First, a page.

What a difference four years makes.
Finance Minister Mike De Jong is about to unveil his fifth consecutive balanced budget, and, as is usually the case in the run-up to an election, it’s expected to be packed with goodies.
But while last time around, back in 2013 when newly-minted BC Liberal leader Christy Clark was seeking her first election win, the government was playing with a razor-thin surplus of $197-million, this year it is packing more than $2.2-billion in government coffers, meaning the bounty could be of a different order of magnitude.
So how might the 2017 pre-election budget compare to its 2013 counterpart, and what will voters see?
While raising taxes heading into an election may seem counter-intuitive, that was exactly the case in 2013 as the Liberals delivered their first of what’s expected to be five consecutive balanced budgets.
Budget 2013 saw the BC Liberals raise taxes by $327-million, including a one-percent increase in the corporate rate, and a two-year two per cent increase in personal income taxes for those earning more than $150,000.
Taxes on cigarettes also went up by $2 a carton, along with a four per cent MSP hike, and the end of a school property tax credit for light industry.
READ MORE: Housing, MSP key items in Budget 2016
The carbon tax remained neutral, and the government provided additional carbon tax credits and exemptions for farmers.
Don’t expect to see tax hikes this time around, with the BC Liberals strongly signalling money will flow in the other direction, saying as much in last week’s throne speech:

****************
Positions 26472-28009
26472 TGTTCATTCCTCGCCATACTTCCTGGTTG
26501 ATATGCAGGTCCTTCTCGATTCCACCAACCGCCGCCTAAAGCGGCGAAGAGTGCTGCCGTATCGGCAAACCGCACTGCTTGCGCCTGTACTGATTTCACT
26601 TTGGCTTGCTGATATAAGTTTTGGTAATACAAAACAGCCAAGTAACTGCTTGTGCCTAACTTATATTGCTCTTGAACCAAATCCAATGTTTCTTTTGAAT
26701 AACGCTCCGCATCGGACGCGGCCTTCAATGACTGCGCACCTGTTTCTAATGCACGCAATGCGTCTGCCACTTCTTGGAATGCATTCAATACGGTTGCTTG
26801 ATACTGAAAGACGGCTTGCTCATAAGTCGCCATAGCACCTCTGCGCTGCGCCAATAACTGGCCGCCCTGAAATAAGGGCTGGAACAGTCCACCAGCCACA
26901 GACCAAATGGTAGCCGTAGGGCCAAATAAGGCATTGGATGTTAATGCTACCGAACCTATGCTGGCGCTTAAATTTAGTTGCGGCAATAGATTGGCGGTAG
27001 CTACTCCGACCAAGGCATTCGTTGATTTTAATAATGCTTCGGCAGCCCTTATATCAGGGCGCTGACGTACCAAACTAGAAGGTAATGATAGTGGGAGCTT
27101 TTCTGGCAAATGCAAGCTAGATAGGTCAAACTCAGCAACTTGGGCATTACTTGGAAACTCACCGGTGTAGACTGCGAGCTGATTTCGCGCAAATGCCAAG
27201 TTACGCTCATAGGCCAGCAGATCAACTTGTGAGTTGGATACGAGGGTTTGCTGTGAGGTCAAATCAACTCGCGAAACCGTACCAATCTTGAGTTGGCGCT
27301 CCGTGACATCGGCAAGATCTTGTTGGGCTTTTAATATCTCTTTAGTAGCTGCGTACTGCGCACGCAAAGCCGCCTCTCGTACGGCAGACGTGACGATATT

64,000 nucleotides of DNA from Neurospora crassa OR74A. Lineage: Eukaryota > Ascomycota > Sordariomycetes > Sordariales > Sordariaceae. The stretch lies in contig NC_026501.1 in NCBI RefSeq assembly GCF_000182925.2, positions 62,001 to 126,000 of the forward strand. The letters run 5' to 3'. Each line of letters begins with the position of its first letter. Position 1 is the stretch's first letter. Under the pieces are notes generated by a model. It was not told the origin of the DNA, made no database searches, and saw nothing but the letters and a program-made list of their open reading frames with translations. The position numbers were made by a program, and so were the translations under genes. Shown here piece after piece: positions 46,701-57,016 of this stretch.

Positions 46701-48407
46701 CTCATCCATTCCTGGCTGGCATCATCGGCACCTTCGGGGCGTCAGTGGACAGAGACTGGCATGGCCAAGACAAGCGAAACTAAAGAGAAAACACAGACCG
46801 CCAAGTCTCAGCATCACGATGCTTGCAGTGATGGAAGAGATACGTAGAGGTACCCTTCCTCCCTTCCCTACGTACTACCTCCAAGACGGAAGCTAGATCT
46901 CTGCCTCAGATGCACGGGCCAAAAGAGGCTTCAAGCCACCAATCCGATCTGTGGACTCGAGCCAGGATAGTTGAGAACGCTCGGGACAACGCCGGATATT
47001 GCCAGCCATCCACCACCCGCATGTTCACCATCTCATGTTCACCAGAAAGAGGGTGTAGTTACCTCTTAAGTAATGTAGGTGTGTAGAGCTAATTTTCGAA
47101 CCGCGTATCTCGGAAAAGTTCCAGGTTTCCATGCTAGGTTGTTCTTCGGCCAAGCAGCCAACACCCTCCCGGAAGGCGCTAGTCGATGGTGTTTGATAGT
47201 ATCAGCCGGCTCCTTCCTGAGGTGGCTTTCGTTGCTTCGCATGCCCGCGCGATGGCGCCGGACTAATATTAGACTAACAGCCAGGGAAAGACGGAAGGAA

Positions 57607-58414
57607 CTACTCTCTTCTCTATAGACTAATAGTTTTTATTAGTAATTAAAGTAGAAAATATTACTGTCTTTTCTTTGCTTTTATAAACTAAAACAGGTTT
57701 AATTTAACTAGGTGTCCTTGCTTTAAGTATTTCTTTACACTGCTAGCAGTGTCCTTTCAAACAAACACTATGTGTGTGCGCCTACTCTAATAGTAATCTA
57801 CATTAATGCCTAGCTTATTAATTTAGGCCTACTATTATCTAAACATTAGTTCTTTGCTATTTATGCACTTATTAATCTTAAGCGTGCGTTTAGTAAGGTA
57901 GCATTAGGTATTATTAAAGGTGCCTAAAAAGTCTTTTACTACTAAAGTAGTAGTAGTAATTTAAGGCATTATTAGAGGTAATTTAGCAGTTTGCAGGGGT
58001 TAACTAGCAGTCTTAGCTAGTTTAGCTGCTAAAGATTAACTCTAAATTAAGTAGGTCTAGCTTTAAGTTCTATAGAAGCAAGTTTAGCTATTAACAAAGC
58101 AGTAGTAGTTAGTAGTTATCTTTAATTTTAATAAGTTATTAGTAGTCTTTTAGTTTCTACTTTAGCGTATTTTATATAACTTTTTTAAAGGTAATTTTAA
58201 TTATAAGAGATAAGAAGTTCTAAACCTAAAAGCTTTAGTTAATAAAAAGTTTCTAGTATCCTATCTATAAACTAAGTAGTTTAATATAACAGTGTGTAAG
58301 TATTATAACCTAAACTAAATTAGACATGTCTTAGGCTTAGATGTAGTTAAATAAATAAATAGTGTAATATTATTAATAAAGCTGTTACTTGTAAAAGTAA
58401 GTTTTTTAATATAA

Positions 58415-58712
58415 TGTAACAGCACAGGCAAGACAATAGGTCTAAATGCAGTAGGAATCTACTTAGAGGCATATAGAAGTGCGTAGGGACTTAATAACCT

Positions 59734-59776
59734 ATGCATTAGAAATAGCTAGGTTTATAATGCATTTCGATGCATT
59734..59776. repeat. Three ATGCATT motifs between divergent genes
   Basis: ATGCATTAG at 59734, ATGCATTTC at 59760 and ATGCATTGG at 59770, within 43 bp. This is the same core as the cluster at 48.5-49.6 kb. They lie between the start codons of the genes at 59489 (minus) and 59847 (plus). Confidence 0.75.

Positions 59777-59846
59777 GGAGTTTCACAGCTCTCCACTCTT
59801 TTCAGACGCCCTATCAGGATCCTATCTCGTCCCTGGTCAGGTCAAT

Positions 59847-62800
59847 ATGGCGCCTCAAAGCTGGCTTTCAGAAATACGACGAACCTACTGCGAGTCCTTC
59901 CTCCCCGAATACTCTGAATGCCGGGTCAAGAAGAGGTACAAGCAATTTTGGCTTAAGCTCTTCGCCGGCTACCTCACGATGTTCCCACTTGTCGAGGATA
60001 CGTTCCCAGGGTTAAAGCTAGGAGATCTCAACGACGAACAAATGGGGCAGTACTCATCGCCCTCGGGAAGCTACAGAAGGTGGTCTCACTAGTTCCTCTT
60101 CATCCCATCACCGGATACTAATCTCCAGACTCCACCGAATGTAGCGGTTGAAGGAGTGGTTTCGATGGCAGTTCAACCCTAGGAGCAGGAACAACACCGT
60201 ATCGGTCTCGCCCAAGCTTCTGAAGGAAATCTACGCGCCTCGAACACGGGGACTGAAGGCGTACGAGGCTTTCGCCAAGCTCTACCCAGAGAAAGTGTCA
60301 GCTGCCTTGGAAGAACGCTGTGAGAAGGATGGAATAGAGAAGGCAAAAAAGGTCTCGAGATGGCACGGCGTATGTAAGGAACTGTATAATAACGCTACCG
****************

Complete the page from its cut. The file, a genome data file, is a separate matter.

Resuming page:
“The government is now in a position to pay you back. To relieve some financial burdens and to invest in your household and in your families.”
What remains unknown is whether that cash back will come in the form of a straight-up tax break or relief on fees for services like insurance and electricity.
One high-profile possibility being floated is a reduction in PST, with a one-point drop costing the treasury about one billion dollars. An income tax tweak is also possible, though changes to the carbon tax are unlikely owing to the province’s carbon-price commitment to the federal government.
Alternately (or additionally) the government could slash fees. After years of increases, the government already scrapped this year’s planned four per cent MSP hike and may alter the formula for premium assistance again as it did last year, raising the threshold for those who qualify.
ICBC rates, which have climbed nearly 30 per cent since 2012, and Hydro rates, which are mid-way through a 26 per cent climb as a part of the crown corporation’s 10-year rate plan, could also be tempting targets.
With a surplus of under $200-million, the 2013 election budget was reasonably lean on program spending.
In an effort to balance the budget, the BC Liberals held annual spending to 1.5 per cent over three years, maintained both a hiring and management salary freeze, and shaved about $1-billion from various ministries and crown agencies’ budgets.
On the other hand, that made room for program spending, much of it family-focused; that theme was later reflected in the Liberals 2013 “families first” campaign focus.